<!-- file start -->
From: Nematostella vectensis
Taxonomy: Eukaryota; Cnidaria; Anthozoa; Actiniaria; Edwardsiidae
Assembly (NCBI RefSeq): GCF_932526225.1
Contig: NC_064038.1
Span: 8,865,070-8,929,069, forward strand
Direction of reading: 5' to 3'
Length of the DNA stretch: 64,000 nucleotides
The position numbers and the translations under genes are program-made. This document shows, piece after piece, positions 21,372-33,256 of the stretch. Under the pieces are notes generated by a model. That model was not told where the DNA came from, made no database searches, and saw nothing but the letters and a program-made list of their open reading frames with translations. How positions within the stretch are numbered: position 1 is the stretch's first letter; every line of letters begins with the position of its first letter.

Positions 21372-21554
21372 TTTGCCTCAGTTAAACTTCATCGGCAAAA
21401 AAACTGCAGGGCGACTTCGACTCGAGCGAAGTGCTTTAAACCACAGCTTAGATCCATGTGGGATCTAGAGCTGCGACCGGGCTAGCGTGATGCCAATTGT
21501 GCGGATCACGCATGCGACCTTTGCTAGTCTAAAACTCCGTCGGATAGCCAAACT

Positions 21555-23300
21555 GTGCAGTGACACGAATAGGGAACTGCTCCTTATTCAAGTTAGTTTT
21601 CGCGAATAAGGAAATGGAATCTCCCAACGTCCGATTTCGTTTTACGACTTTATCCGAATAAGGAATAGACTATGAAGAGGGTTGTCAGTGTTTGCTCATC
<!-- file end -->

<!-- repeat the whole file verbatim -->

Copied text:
From: Nematostella vectensis
Taxonomy: Eukaryota; Cnidaria; Anthozoa; Actiniaria; Edwardsiidae
Assembly (NCBI RefSeq): GCF_932526225.1
Contig: NC_064038.1
Span: 8,865,070-8,929,069, forward strand
Direction of reading: 5' to 3'
Length of the DNA stretch: 64,000 nucleotides
The position numbers and the translations under genes are program-made. This document shows, piece after piece, positions 21,372-33,256 of the stretch. Under the pieces are notes generated by a model. That model was not told where the DNA came from, made no database searches, and saw nothing but the letters and a program-made list of their open reading frames with translations. How positions within the stretch are numbered: position 1 is the stretch's first letter; every line of letters begins with the position of its first letter.

Positions 21372-21554
21372 TTTGCCTCAGTTAAACTTCATCGGCAAAA
21401 AAACTGCAGGGCGACTTCGACTCGAGCGAAGTGCTTTAAACCACAGCTTAGATCCATGTGGGATCTAGAGCTGCGACCGGGCTAGCGTGATGCCAATTGT
21501 GCGGATCACGCATGCGACCTTTGCTAGTCTAAAACTCCGTCGGATAGCCAAACT

Positions 21555-23300
21555 GTGCAGTGACACGAATAGGGAACTGCTCCTTATTCAAGTTAGTTTT
21601 CGCGAATAAGGAAATGGAATCTCCCAACGTCCGATTTCGTTTTACGACTTTATCCGAATAAGGAATAGACTATGAAGAGGGTTGTCAGTGTTTGCTCATC